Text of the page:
Casa De Bernarda Alba Essay

The House of Bernarda Alba Essay

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The House of Bernarda Alba Federico Garcia Lorca was born in 1898 and died in 1936, he lived through one of the most troubling times of Spain's history. He grew up in Granada, Spain, and enjoyed the lifestyle and countryside of Spain. His father was a wealthy farmer and his mother was a school teacher and encouraged his love of literature, art, and music. He was an extremely talented man. A respectable painter, a fine pianist, and an accomplished writer. He was close friends with some of Spain's most talented people, including musician Manuel de Falla, and painter Salvador Dali. Lorca was a very liberal man who lived un dictatorship for most of his life. However, in 1931 Spain turned into more of a democracy, and was called "The…show more content…

Not only can she not have Pepe, but she can't have any man. She must stay in mourning and take care of her mother until she dies. Bernarda is a nasty, mean, unsympathetic lady, and having to spend all your time loced up with her for the rest of her life is about as bad a punishment as I can think of. The meetings with Pepe continue until inevitably, things start to get out of hand. The sisters tell Bernarda that Pepe has been coming and staying late at night, and Angustias insists that it's not with her. One night, Bernarda catches Adela with straw on her skirt and realizes that she has been out with him. Bernarda goes out and shoots at Pepe. She shoots at him, but as Bernarda says herself, "It was my fault. A woman can't aim." Adela believes that Pepe has been shot and kills herself. All things considered, I can't blame her at all, in fact, I very well may have done the same. The only other woman in the town to have an affair, Paca la Roseta, came back with, "her hair loose and a wreath of flowers on her head." She was killed, as was her child as she had become impregnated. Adela was in alomst the exact same boat, as we find out that she too was pregnant, however with Pepe's child, and her punishment would be similar to that of Paca's. However, I believe that she wasn't afraid somuch of being publically chastized, but by knowing that she would never be able to have a life with Pepe, the man she loved with all of her heart. Although no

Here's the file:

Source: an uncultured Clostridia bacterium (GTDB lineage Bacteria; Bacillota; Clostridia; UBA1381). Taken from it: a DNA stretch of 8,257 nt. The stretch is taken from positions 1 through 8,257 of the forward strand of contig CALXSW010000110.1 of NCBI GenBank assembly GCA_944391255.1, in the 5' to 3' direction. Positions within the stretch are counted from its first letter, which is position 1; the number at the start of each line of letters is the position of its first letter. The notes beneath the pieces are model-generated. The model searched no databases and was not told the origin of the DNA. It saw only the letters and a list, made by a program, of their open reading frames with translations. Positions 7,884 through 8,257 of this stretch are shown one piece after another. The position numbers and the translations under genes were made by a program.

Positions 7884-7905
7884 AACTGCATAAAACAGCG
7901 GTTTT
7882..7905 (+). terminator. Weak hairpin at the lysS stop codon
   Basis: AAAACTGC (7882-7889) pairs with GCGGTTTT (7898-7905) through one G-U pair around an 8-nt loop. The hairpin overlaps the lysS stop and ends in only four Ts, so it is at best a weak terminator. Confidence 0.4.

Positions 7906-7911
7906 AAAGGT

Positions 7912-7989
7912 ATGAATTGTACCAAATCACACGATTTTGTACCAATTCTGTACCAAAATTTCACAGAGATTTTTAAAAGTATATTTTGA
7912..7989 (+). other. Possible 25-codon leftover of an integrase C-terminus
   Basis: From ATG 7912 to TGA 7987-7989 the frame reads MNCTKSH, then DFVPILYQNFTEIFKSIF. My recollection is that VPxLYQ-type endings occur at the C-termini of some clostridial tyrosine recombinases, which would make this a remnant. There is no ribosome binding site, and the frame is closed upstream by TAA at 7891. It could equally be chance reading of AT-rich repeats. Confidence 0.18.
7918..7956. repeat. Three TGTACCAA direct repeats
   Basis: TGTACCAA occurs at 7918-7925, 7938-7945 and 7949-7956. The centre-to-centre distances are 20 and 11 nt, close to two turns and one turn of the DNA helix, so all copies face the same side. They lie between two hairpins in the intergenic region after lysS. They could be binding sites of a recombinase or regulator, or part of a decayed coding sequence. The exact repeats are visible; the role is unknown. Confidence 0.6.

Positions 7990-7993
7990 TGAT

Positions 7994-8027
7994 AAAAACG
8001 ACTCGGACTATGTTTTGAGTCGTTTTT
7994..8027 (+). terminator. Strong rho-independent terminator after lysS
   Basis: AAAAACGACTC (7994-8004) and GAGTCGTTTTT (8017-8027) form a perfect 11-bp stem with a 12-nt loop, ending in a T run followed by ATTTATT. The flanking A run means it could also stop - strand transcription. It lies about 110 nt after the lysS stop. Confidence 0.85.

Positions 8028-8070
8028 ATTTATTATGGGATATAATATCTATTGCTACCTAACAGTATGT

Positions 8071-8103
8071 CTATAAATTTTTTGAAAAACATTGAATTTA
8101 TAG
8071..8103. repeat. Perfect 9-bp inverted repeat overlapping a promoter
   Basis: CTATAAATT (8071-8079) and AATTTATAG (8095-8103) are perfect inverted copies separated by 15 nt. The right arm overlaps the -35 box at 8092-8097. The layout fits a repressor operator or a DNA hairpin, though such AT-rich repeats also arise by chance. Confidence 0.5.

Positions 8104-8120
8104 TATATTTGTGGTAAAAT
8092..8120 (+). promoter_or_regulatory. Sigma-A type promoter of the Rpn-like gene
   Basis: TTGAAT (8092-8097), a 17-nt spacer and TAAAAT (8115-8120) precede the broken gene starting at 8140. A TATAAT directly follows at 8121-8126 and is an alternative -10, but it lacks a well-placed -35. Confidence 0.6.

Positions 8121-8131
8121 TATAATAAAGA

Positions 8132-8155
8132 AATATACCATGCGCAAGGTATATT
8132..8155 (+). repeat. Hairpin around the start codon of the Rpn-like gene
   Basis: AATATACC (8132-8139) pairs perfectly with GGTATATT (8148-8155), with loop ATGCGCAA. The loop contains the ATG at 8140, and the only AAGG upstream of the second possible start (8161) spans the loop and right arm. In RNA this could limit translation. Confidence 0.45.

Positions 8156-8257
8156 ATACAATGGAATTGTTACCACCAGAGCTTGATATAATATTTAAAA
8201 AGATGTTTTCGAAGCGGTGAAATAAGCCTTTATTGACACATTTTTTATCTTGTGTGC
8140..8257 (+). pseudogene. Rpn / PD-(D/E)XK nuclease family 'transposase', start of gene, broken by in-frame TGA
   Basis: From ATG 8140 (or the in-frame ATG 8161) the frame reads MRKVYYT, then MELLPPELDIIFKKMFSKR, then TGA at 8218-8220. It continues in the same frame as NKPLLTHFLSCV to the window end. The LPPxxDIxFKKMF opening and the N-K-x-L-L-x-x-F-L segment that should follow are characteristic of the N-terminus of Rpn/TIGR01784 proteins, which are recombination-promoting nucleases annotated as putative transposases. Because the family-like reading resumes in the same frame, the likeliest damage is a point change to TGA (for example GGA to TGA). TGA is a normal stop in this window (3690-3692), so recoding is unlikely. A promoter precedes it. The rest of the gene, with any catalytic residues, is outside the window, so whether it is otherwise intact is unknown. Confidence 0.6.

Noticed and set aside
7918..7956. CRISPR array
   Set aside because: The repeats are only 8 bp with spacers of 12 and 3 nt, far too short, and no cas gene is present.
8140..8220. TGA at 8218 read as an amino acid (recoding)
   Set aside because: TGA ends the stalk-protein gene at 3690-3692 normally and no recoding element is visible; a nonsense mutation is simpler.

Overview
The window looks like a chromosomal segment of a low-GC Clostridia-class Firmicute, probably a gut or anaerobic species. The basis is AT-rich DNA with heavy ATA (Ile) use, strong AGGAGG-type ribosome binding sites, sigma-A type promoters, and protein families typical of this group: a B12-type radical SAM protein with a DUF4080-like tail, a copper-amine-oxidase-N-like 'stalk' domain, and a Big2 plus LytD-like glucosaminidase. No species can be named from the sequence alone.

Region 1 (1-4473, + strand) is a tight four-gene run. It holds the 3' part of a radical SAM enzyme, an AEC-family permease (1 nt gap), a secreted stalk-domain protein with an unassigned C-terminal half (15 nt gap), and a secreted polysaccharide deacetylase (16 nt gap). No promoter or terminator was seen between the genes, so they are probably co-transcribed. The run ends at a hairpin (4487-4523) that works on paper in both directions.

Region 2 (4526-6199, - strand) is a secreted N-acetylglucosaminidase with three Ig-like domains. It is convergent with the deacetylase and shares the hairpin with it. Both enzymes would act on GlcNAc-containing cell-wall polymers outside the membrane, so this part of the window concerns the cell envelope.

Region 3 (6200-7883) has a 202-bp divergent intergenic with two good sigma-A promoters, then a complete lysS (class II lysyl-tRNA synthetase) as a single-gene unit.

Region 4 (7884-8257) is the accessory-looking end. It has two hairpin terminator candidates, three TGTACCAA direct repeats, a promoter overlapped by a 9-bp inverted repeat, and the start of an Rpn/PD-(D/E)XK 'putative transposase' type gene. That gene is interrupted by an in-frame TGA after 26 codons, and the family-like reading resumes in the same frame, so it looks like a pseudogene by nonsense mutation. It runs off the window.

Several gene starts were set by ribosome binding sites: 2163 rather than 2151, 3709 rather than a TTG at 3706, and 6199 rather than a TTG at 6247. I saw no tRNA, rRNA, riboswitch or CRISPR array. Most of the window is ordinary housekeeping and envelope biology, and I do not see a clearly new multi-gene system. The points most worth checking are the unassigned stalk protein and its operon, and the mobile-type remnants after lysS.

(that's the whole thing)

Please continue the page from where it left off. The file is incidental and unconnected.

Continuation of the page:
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Summary: Relates the play, "La Casa de Bernarda Alba" by Federico García Lorca to the Spanish Civil War.


Federico García Lorca's play, "La Casa de Bernarda Alba," is open to many interpretations because of its deep symbolic nature. Lorca was a poet and a writer, writing about something he cared a great deal for, Spain. He lived during the time of the Spanish Civil War, so naturally his work was full of emotion and symbolism. "La Casa de Bernarda Alba" is no exception. It is quite obvious from the beginning that Bernarda represents the ruling class, or the Monarchists, and that her oppressed daughters symbolize the subjugated citizens of Spain, or the left. The play is about the lives of these girls under their strict and overbearing mother, and how they strive to free themselves from her persecution.

Lorca uses this play to point out what he feels are major issues of the Spanish Civil War; however, he does it from almost a third party...

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This section contains 1,022 words
(approx. 4 pages at 300 words per page)

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